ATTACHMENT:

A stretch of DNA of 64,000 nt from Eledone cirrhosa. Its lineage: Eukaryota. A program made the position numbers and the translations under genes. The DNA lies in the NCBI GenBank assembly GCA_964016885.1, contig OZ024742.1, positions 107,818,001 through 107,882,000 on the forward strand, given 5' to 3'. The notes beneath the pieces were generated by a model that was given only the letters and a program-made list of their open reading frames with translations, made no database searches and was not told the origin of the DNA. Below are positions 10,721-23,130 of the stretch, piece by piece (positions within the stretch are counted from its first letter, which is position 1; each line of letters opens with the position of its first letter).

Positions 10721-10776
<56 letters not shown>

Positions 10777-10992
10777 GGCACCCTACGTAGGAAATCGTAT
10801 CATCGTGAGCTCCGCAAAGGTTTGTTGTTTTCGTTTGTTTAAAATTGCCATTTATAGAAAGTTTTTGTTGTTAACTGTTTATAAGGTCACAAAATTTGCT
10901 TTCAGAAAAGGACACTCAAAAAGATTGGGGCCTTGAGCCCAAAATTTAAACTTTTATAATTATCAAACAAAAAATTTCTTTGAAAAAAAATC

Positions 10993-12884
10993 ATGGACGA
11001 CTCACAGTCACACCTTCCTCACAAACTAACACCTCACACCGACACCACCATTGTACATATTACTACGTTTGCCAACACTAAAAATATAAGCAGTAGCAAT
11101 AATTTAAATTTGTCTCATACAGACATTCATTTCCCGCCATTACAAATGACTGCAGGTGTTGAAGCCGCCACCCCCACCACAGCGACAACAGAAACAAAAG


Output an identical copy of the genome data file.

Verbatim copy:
A stretch of DNA of 64,000 nt from Eledone cirrhosa. Its lineage: Eukaryota. A program made the position numbers and the translations under genes. The DNA lies in the NCBI GenBank assembly GCA_964016885.1, contig OZ024742.1, positions 107,818,001 through 107,882,000 on the forward strand, given 5' to 3'. The notes beneath the pieces were generated by a model that was given only the letters and a program-made list of their open reading frames with translations, made no database searches and was not told the origin of the DNA. Below are positions 10,721-23,130 of the stretch, piece by piece (positions within the stretch are counted from its first letter, which is position 1; each line of letters opens with the position of its first letter).

Positions 10721-10776
<56 letters not shown>

Positions 10777-10992
10777 GGCACCCTACGTAGGAAATCGTAT
10801 CATCGTGAGCTCCGCAAAGGTTTGTTGTTTTCGTTTGTTTAAAATTGCCATTTATAGAAAGTTTTTGTTGTTAACTGTTTATAAGGTCACAAAATTTGCT
10901 TTCAGAAAAGGACACTCAAAAAGATTGGGGCCTTGAGCCCAAAATTTAAACTTTTATAATTATCAAACAAAAAATTTCTTTGAAAAAAAATC

Positions 10993-12884
10993 ATGGACGA
11001 CTCACAGTCACACCTTCCTCACAAACTAACACCTCACACCGACACCACCATTGTACATATTACTACGTTTGCCAACACTAAAAATATAAGCAGTAGCAAT
11101 AATTTAAATTTGTCTCATACAGACATTCATTTCCCGCCATTACAAATGACTGCAGGTGTTGAAGCCGCCACCCCCACCACAGCGACAACAGAAACAAAAG